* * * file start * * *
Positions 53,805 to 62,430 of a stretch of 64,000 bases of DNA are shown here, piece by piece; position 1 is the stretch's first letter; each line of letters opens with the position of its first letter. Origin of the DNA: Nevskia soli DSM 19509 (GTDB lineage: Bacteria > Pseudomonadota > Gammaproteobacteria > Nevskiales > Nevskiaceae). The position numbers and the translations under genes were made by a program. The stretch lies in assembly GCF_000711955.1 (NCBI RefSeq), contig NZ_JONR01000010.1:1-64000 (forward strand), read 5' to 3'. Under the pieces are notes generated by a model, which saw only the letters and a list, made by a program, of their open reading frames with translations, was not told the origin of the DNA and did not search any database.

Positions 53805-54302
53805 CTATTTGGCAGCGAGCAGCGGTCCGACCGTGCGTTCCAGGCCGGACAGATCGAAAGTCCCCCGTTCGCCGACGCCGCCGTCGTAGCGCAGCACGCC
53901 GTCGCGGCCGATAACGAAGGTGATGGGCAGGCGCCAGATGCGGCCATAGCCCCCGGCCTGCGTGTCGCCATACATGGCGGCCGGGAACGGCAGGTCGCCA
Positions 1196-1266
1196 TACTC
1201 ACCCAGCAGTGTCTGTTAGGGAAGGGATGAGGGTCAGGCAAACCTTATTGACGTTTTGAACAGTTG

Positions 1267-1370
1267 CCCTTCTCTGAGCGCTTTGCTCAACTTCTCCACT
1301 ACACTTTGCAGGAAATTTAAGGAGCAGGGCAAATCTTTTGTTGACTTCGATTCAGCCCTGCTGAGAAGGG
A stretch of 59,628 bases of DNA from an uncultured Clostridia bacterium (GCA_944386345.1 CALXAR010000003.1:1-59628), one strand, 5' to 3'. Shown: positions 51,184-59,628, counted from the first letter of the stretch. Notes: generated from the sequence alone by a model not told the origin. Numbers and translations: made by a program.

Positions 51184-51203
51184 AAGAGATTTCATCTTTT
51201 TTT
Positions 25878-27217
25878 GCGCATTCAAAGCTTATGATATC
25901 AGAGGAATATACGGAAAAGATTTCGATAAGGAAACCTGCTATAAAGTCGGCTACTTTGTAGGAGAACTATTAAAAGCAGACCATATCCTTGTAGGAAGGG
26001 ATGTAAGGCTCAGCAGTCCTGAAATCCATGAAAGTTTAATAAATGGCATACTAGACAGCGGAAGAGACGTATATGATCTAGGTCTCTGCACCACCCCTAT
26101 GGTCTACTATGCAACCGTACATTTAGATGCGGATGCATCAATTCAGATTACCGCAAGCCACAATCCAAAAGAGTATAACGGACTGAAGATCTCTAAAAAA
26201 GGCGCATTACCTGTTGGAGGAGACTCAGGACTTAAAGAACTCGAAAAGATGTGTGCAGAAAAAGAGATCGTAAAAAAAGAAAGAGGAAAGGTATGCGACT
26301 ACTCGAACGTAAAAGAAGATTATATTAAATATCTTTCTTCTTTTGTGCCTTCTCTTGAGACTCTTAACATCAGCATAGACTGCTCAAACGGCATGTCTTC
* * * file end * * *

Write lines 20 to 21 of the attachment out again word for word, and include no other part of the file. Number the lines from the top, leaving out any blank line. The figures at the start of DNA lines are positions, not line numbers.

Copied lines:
26201 GGCGCATTACCTGTTGGAGGAGACTCAGGACTTAAAGAACTCGAAAAGATGTGTGCAGAAAAAGAGATCGTAAAAAAAGAAAGAGGAAAGGTATGCGACT
26301 ACTCGAACGTAAAAGAAGATTATATTAAATATCTTTCTTCTTTTGTGCCTTCTCTTGAGACTCTTAACATCAGCATAGACTGCTCAAACGGCATGTCTTC